The Flat-coated Retriever, also referred to as Flatcoats, is a breed of medium to large-sized handsome dog that originated in Great Britain. It belongs to the sporting breed family which is admired for their pleasant nature and being well-rounded companions. Flatcoats have been bred for flushing and retrieving upland games as well as waterfowls. Their moderately long, thick coat is fine and lies flat to their body. Coat colors include solid black or solid liver with feathering along the chest, legs, and tail.
Height and Weight
Both the male and female members of the Flat-coated Retriever breed commonly stand a height of 22 to 23 in at the withers, and weigh between 60 to 70 lbs.
Flat-coated Retrievers, in general, are great family dogs that can get along well with children. They have a reliable temperament as they are sweet and friendly. The breed loves everyone, even the strangers. Flatcoats are loyal, high-spirited, and playful. They like to retrieve and with ample exercise, these dogs can be calm indoors. The breed is also known to be sociable and intelligent. In fact, they are obedient and highly trainable. Owners are advised to make Flatcoats’ training sessions brief and fun, with no excessive repetition. Additionally, Flatcoat pets need firm yet gentle human leadership from their masters. They tend to relate well with other dogs and household pets.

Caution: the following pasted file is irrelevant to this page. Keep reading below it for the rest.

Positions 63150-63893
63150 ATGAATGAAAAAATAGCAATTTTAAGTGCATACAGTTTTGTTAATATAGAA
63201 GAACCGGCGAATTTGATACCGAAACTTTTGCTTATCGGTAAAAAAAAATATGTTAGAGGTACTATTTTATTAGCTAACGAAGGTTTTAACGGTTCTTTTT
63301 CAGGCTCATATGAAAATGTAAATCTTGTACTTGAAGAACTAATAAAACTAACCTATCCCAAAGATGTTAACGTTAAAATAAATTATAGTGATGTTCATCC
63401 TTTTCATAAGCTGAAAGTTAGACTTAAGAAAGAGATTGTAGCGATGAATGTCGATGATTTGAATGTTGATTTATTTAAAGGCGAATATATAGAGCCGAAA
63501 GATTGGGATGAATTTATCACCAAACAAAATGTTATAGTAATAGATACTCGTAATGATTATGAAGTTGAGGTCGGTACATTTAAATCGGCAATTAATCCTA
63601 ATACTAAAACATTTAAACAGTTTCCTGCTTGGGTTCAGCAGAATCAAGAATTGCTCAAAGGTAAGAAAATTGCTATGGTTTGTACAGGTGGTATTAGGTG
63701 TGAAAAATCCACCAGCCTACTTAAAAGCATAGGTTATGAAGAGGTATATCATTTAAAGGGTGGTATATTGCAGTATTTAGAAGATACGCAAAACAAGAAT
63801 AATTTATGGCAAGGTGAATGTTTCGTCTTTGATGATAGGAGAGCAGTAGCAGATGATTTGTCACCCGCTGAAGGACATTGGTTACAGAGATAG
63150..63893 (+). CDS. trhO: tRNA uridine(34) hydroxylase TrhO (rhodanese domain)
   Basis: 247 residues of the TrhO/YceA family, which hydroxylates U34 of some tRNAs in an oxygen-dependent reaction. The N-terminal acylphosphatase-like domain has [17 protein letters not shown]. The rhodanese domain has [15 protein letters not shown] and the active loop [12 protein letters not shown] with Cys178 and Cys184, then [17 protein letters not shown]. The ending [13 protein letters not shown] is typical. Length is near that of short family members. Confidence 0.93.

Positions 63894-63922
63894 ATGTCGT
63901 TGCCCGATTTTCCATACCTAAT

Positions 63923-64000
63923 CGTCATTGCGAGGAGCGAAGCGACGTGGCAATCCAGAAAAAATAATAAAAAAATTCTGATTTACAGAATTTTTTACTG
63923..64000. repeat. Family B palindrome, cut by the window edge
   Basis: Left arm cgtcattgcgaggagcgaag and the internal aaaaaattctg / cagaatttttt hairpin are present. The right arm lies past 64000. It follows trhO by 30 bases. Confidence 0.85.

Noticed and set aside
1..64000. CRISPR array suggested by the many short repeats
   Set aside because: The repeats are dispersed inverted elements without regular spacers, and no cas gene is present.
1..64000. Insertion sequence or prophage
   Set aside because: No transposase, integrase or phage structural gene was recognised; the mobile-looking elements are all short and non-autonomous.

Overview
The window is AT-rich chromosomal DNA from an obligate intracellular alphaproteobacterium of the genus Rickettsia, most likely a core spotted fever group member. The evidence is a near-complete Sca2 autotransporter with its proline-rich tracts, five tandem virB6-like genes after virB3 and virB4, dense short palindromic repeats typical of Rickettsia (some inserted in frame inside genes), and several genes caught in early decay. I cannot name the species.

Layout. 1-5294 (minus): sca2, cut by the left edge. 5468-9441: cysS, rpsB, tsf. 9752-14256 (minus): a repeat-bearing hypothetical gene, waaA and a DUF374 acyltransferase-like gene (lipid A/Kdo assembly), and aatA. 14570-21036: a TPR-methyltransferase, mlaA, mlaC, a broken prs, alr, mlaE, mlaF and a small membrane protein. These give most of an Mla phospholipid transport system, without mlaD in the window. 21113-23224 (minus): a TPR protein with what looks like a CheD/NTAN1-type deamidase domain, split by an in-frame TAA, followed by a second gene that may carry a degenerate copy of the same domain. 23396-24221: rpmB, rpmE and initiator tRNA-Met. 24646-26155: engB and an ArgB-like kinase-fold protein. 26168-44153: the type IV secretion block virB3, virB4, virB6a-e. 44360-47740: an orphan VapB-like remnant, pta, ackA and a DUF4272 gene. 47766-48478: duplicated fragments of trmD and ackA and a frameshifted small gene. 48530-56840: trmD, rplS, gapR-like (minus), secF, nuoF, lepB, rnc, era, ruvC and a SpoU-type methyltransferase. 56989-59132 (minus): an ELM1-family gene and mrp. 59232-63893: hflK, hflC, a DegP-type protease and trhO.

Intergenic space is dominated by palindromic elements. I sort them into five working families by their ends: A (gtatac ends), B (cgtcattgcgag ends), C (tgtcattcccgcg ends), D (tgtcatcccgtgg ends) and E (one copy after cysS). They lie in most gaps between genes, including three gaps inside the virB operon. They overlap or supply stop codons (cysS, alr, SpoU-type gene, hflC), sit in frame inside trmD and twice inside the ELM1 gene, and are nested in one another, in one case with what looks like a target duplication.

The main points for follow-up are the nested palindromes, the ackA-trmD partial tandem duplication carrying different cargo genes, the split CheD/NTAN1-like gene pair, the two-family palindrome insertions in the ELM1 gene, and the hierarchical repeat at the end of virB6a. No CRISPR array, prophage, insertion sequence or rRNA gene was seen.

Flat-coated Retrievers are easy to groom. Their feathered coat is only required to be brushed on a weekly basis. Minor trimming may also be done to keep them looking good. The breed is a moderate shedder.
Unlike most canines, Flatcoats tend to have a shorter lifespan. They only have an average life expectancy of 8 to 10 years. This condition is due to their susceptibility to a few serious health problems such as cancer. To be more specific, cases of hemangiosarcoma, osteosarcoma, fibrosarcoma, and malignant histiocystosis commonly occur at higher levels in this particular breed. Other health issues include luxating patella, hip dysplasia, epilepsy, and progressive retinal atrophy.
Members of the Flat-coated Retriever breed are hardly ever recommended as apartment dog. They are fairly inactive indoors and are likely to do best when given access to a secure yard. The breed craves for human companionship; thereby making kennel-living a bad idea. Flatcoats have to be with their family to remain happy.